Ford workers put on four-day week

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The Independent Online
BELEAGUERED manufacturing industry was dealt a further blow yesterday with the announcement of cuts and job losses at two more firms.

Ford is cutting two shifts at its biggest UK factory in Dagenham, Essex to cope with falling exports while Northern Telecom, a Canadian-owned company, will shed 580 jobs in Devon and Berkshire.

Northern Telecom said the decision to lay off 530 at its Paignton plant and a further 50 in Maidenhead was because the telecommunications market had failed to grow at the rate expected. A plant at Paignton will close completely by next June, although another site in the town, which employs 1,400 staff, will not be affected.

A Torbay council leader said the job losses were a "bitter blow" to the region and would have a serious effect on the local economy.

The news, which follows a series of job cuts this month, mainly in manufacturing firms, came hours after Ford announced that Thursday night and Friday day shifts at the Essex factory would be cut for six weeks from 1 October. The 4,400 workers will still report for work but will have training sessions and perform other non-production duties. The two shifts produce about 1,225 vehicles a week, including Fiesta cars, Fiesta vans and Mazda cars.

Roger Lyons, general secretary of the Manufacturing Science and Finance union, which represents white-collar staff at Ford, said: "This is bad news and brings further evidence that manufacturing is in difficulty. A cut in interest rates and a task force for manufacturing are needed urgently."

A Ford spokesman confirmed that although the British market was still strong, and the Fiesta was selling well in Britain, the decision had been taken because of "deteriorating export markets". Dagenham exports about 45 per cent of its output to countries including Italy, France, Spain and Mexico.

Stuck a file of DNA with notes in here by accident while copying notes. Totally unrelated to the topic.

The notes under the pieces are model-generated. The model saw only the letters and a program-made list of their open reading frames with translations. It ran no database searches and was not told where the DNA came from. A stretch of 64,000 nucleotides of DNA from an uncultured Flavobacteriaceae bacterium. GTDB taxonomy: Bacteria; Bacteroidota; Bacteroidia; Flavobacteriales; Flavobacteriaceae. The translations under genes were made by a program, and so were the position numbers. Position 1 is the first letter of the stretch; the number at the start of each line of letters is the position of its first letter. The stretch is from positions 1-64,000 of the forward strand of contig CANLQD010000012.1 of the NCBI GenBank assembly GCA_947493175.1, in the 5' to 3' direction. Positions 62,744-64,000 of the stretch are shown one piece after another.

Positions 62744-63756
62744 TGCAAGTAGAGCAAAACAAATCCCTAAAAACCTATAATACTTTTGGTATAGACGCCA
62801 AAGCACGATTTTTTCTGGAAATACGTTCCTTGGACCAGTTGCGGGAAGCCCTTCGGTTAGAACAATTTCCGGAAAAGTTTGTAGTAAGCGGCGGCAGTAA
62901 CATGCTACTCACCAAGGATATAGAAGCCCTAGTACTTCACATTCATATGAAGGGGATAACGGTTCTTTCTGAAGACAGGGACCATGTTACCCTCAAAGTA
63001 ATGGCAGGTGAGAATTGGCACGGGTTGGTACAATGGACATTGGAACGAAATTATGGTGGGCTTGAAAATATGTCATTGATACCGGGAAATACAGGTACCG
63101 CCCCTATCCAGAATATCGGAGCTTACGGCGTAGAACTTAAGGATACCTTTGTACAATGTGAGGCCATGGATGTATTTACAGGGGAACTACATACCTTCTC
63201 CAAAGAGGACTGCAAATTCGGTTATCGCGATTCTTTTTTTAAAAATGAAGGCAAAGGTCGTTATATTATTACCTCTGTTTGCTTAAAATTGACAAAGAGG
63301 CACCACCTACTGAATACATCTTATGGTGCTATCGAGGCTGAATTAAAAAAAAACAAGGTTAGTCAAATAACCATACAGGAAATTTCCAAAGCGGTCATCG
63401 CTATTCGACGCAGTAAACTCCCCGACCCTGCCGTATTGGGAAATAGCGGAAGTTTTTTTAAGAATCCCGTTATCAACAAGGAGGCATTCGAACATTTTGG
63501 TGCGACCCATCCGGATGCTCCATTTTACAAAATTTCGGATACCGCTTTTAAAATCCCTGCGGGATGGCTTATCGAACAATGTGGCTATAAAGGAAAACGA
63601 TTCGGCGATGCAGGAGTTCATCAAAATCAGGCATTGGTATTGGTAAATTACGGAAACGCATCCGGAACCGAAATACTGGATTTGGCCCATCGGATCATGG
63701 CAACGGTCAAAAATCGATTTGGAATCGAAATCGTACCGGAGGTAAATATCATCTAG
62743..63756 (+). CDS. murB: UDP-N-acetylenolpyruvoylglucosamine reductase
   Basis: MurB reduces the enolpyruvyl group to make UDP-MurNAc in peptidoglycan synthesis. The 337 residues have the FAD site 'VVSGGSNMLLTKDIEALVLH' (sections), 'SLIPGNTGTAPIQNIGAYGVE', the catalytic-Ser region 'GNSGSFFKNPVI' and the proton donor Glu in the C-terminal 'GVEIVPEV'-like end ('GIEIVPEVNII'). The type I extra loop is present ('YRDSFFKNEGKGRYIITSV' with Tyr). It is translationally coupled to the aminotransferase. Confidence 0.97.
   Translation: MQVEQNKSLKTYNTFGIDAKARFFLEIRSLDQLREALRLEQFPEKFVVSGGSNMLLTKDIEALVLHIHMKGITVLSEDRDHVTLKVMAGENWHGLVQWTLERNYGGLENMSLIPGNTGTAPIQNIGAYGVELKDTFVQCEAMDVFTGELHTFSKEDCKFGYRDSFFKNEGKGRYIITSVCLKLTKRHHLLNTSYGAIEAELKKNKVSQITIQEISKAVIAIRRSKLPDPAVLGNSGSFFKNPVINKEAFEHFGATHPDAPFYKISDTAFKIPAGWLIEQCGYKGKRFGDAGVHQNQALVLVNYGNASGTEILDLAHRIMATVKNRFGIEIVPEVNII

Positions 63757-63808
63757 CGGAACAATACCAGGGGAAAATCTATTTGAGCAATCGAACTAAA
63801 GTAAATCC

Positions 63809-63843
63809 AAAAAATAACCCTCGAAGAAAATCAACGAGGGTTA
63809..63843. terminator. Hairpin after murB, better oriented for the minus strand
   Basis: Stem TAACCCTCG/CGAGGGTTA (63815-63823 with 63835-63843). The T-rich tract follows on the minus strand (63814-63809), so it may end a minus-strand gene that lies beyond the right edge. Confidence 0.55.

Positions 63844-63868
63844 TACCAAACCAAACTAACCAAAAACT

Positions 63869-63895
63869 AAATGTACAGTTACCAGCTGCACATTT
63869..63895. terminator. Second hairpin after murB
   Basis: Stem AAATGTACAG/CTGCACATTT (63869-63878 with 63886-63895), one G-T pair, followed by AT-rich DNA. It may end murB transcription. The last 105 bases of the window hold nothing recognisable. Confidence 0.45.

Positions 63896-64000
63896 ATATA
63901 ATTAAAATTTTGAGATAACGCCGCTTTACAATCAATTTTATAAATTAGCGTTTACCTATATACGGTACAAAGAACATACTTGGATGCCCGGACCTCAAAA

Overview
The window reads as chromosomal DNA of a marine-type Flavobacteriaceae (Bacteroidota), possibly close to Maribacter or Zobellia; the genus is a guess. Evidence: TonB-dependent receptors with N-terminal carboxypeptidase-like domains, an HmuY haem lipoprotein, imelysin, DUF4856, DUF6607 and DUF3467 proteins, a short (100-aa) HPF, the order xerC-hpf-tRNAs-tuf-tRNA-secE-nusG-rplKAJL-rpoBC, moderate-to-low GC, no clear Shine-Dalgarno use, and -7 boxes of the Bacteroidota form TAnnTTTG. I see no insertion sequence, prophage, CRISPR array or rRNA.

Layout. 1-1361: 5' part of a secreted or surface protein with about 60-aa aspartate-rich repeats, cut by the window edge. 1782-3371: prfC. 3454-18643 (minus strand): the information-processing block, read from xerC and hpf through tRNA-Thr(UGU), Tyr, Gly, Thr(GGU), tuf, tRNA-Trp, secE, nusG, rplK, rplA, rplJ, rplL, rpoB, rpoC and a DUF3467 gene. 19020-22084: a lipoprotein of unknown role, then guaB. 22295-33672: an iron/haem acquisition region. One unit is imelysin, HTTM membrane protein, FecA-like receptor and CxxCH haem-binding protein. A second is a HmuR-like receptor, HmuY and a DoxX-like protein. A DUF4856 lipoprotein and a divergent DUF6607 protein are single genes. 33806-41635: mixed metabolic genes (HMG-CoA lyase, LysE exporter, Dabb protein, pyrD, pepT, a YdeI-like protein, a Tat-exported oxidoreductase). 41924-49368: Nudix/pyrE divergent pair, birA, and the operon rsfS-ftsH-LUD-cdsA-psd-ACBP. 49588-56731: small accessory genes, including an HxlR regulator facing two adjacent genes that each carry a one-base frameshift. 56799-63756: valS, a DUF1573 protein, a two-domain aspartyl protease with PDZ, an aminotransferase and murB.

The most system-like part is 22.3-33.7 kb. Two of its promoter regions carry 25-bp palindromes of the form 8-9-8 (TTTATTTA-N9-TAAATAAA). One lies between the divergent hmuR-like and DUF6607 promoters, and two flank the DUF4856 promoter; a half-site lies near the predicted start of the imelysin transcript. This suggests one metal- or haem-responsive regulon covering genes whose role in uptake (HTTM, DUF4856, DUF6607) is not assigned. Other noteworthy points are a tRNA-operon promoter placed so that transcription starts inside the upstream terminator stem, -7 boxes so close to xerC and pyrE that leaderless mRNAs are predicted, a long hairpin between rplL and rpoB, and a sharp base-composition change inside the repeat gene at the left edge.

The economic downturn is particularly disappointing for Ford, which as recently as July was running an extra Saturday shift at Dagenham to cope with an increase in orders.

The Tory trade and industry spokesman, John Redwood, said yesterday's developments were further evidence of the "crippling damage" that the Government's economic policies were doing to British manufacturing. "The Clinton and Blair way doesn't seem to be doing anything to save jobs or stop business failures. This Government shows no sense of urgency. It has no plan to safeguard British jobs."

A forecast yesterday from the Centre for Economics and Business Research said Britain was "within a hair's breadth of recession", echoing the view of Professor Douglas McWilliams, chief executive of the Centre for Economics and Business, who predicted at the weekend that unemployment could soar by 300,000 within two years.

Recent victims of the economic slowdown include the defence equipment manufacturer Vickers, which is to shed 1,100 jobs, William Baird, a Marks & Spencer supplier, which is cutting 450 jobs, Shell Oil, which is closing its London head office and moving to Aberdeen with the loss of 2,000 jobs, and Fujitsu, which is to close its pounds 500m microchip plant in the Prime Minister's Sedgefield constituency with the loss of 600 jobs.

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